Her box interrupts the flow of pedestrian traffic on the sidewalk between banks and shops. A shopper may pause to observe what caused their detour. Perhaps a startled foreigner turns and snickers. The woman does not lift her head. She doesn’t put aside her embroidery meditation nor recognize another presence. The embarrassed stranger examines the web of dirty hair below his eyes, below the level of the box’s shielding sides. The stranger is embarrassed. Perhaps the stranger is a peeping tom. He looks unconcerned, he almost smiles an offhand smile, he continues, stepping around the box with the care necessary to avoid damaging somebody’s home.
The woman is not young. The dirt disguises creases in her skin as neatly as expensive creams.
Her mother died last year. Her mother lived with the woman in the three-sided box on the sidewalk, blocking access to the telephone company office. Somebody suggested, or forced the two women, mother and daughter, to relocate their box further down the sidewalk. Or maybe the heat of the sun prompted them to a spot protected by the overhanging stone and granite angels of Mexico.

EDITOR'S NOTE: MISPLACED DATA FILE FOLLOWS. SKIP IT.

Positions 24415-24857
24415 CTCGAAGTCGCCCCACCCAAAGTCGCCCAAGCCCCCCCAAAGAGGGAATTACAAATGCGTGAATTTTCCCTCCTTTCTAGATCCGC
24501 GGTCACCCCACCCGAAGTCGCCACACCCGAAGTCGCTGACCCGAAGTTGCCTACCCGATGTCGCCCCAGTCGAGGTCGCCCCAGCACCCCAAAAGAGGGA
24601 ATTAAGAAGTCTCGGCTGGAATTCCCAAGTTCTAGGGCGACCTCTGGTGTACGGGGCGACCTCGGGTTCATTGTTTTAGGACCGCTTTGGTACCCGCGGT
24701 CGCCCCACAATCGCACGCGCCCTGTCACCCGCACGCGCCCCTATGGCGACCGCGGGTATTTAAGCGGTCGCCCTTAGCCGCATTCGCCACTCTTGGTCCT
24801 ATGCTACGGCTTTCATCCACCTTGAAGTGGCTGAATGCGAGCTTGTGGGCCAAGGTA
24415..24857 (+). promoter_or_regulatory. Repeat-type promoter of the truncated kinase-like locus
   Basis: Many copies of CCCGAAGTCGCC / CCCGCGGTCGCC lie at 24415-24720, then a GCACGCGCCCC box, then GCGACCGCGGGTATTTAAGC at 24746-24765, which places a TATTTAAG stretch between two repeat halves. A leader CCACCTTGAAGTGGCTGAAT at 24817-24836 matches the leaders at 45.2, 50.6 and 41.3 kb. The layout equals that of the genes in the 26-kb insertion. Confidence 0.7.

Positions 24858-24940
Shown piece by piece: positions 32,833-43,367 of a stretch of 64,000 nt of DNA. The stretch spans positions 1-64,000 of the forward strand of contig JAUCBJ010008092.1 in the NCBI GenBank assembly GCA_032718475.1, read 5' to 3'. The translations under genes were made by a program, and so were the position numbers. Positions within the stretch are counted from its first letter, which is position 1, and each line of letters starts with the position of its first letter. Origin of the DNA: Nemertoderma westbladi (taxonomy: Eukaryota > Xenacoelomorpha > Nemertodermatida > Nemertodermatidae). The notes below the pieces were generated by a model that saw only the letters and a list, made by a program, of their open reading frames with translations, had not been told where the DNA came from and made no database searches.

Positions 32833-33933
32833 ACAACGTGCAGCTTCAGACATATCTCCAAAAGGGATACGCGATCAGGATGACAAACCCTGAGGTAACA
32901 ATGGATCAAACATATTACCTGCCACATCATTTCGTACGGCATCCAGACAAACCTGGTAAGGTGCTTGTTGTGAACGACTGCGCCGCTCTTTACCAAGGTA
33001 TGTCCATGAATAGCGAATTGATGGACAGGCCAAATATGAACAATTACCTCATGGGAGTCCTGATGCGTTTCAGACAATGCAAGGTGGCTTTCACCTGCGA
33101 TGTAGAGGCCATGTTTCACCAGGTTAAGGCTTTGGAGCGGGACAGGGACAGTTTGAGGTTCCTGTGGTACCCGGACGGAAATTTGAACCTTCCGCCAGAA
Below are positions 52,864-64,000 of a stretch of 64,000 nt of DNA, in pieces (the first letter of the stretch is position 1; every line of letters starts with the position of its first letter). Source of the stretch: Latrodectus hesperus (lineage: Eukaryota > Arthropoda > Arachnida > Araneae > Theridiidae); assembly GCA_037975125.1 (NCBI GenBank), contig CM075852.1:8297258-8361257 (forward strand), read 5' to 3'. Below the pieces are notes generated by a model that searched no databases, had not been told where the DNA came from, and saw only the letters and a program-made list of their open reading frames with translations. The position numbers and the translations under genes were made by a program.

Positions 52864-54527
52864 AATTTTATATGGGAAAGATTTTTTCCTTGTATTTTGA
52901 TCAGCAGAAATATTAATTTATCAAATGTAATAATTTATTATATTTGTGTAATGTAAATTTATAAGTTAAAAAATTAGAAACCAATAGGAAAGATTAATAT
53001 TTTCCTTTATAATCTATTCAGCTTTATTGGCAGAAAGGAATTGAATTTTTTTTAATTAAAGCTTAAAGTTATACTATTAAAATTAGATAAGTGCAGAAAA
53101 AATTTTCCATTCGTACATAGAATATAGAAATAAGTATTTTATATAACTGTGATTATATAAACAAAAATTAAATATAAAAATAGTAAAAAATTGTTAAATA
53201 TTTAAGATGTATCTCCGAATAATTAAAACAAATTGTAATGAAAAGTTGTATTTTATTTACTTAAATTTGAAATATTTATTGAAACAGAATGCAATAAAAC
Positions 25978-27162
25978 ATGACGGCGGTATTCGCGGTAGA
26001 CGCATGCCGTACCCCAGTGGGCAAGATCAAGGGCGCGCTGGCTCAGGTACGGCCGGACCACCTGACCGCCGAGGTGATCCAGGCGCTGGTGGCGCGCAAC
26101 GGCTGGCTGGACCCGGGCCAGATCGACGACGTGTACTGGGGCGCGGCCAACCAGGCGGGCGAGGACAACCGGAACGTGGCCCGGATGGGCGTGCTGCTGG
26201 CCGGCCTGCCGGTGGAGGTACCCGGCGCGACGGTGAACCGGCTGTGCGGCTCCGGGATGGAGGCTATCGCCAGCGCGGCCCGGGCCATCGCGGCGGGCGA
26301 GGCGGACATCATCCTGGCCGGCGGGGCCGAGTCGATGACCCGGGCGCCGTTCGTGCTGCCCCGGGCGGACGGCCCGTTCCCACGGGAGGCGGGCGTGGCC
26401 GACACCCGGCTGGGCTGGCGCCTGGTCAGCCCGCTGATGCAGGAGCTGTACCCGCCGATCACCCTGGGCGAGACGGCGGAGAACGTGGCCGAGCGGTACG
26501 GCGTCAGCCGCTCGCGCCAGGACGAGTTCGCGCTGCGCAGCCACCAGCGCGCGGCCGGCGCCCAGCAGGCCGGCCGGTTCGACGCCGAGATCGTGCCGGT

The mother in companionable silence also embroidered, the two dust-dulled heads bent over their tasks. Each held her embroidery hoop and pulled threads through intimate designs. The box size obliged them to fold their legs. The mother’s knees hurt. They leaned into one another in weariness, until the mother straightened herself and resumed embroidering. The daughter waited for her mother to relieve her of her slight leaning weight. The daughter never spoke The mother never spoke. The daughter perhaps considered that the mother’s weight, so brief and silent, was like the stroke of a passing cat.